Focus is on drought at a watermelon farm, with paternity questions thrown in.

A play titled ‘Dipuo: Ngoana wa Tsumo’ will be showcased at the Wits Theatre on Friday, October 4, 2019.

The play is based on a true story of a boy named Dipuo, who stays with his father Pieter, the grounds-man at a watermelon farm that is experiencing drought in Orange Farm.

‘Ngoana wa Tsumo’, describes Dipuo’s character as “the child of storytelling,” said director Themba Dlamini.

The character is portrayed by Hlumie Moloi, a fourth-year theatre and performance student, while Trevor Lynch, a second-year, BA theatre and performance student portrays Dipuo’s father, Pieter.

One of the remarkable aspects of the show is Moloi’s ability to adapt to two different male characters throughout the performance, as she also plays sidekick to Thuso, who is a government official.

Tudor Grants-Peicu (left) and Owethu Ndaza rehearse their perfomance at the Wits downstairs theatre. Photo: Molebogeng Mokoka

“Dipuo” has the ability to bring stories to life and the story captures his life with his father. I love playing the character,” Moloi told Wits Vuvuzela.

The sadness that Dipuo feels is revealed in an emotional scene where he sadly asks Pieter, “Where is mommy and when is she coming back?”

Dipuo then falls asleep during the conversation, which leaves a look on Pieter’s face where it seems he wishes he could provide for Dipuo’s longing for a mother’s love.

Another outstanding scene was the phrase used to describe the water shortage, using the colour of the watermelon.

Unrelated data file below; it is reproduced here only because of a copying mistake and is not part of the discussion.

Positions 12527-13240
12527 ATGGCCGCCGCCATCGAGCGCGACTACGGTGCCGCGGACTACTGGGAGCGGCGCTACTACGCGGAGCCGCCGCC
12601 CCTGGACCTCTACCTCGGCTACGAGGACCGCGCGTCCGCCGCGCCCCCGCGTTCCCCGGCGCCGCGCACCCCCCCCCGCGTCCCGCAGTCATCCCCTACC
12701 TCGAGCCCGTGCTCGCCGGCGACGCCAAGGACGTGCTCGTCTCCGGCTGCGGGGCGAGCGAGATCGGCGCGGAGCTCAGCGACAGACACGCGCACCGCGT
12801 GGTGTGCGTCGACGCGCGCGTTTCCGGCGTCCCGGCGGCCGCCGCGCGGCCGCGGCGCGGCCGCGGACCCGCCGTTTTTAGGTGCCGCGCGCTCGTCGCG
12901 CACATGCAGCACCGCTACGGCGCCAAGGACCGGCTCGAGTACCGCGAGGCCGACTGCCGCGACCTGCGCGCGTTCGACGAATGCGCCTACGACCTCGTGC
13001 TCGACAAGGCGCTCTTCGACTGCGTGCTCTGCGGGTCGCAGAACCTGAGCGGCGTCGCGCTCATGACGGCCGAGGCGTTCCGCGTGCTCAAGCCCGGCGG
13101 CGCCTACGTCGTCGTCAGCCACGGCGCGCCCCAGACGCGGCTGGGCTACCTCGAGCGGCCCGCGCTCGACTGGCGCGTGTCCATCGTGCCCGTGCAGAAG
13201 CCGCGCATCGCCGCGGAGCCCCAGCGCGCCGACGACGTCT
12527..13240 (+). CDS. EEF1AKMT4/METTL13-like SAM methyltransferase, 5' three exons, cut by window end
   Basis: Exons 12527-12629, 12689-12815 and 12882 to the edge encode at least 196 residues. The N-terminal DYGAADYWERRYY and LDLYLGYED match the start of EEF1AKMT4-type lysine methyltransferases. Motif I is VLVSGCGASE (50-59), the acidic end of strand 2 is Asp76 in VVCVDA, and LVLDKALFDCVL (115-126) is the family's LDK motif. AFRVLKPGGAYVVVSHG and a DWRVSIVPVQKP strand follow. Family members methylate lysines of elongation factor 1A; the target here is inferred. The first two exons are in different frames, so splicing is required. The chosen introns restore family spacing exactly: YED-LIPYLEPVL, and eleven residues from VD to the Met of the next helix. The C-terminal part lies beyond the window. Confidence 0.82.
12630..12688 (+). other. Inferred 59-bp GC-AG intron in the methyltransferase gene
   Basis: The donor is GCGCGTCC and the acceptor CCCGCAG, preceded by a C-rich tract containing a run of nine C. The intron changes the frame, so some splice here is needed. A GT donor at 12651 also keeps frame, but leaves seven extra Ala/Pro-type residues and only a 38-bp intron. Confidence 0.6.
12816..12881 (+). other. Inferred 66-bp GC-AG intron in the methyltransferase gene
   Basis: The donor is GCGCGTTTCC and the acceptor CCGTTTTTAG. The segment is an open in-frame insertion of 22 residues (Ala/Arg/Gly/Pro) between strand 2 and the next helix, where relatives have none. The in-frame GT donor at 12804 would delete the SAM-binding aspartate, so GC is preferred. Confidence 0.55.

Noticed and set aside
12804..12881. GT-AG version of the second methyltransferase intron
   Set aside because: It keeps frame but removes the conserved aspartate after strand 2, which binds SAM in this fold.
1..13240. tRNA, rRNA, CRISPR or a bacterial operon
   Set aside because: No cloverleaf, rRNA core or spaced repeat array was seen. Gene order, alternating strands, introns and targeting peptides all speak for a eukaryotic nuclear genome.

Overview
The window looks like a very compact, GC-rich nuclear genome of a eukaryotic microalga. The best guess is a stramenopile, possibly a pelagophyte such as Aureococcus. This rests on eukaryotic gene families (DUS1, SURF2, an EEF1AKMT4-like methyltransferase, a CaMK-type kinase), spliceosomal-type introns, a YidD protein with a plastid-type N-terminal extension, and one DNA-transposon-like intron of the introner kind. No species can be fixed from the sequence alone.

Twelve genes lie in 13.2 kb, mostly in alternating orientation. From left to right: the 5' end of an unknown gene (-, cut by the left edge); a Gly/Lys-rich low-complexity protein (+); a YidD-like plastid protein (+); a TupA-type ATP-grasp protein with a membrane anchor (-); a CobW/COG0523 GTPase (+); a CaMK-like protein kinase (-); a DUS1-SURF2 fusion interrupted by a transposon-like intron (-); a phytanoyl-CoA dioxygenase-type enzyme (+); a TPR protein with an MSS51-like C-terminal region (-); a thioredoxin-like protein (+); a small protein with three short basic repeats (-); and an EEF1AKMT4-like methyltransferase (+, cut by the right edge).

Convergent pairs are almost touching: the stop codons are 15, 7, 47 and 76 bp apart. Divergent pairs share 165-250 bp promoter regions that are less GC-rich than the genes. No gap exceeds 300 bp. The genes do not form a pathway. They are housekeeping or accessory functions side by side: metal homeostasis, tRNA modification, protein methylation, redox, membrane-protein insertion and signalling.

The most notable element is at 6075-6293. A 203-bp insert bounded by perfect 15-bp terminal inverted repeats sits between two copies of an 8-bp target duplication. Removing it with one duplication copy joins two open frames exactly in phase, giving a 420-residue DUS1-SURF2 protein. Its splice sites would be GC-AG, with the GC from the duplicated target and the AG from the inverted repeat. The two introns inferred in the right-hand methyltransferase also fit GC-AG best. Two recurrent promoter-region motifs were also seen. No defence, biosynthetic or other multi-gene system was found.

“Green is what the country needs and red is what we can supply,” said Owethu Ndaza, first-year BA general, who portrays the character of Mokoena, co-owner of the farm, during the perfomance.

The closeness of a father-son relationship is tested with the arrival of a seemingly drunk Bra Biza, who is Pieter’s estranged brother. Looking for work, he is “known for causing havoc wherever he goes,” said Ayanda Tomile, first-year, BA theatre and performance student plays the role of Bra Biza.

Dipuo’s paternity comes into question when information comes to light that Dipuo’s mother, who abandoned the family, had an affair with a Nigerian man when Dipuo was conceived.

“It’s unique to issues and themes engaging political commentary, African storytelling as well as introducing comic relief within a single community,” Dlamini told Wits Vuvuzela.

The outstanding performance of performers to adapt to different scenes while still capturing the attention of audiences keeps the narrative alive.

The play is made possible by Blvck, which is a collaborative theatre collective, founded by Dlamini, Lynch and producer Leboto Moshoeshoe.

“Originally debuted as part of the 2016 RAPS festival, the performance marked the second round of the show, but the first of the Blvck adaptation,” said Martin Grendele who is the administrator behind the play.

Other characters include Theanus, the owner of the farm and Wian who is Dipuo’s best friend, both portrayed by a second-year BSc computer sciences student, Tudor Grants-Peicu.

First-year BA theatre and performance student, Letlotlo Seabela depicts Thuso and Nthuseng, who is Bra Biza’s sidekick.

“We urge people to come and watch. The greatness of theatre is how every performance is never the same, and this is a story that needs to be seen,” Grendele added.

FEATURED IMAGE: Trevor Lynch (left) and Hlumie Moloi in Dipuo, at Wits Theatre. Photo: Molebogeng Mokoka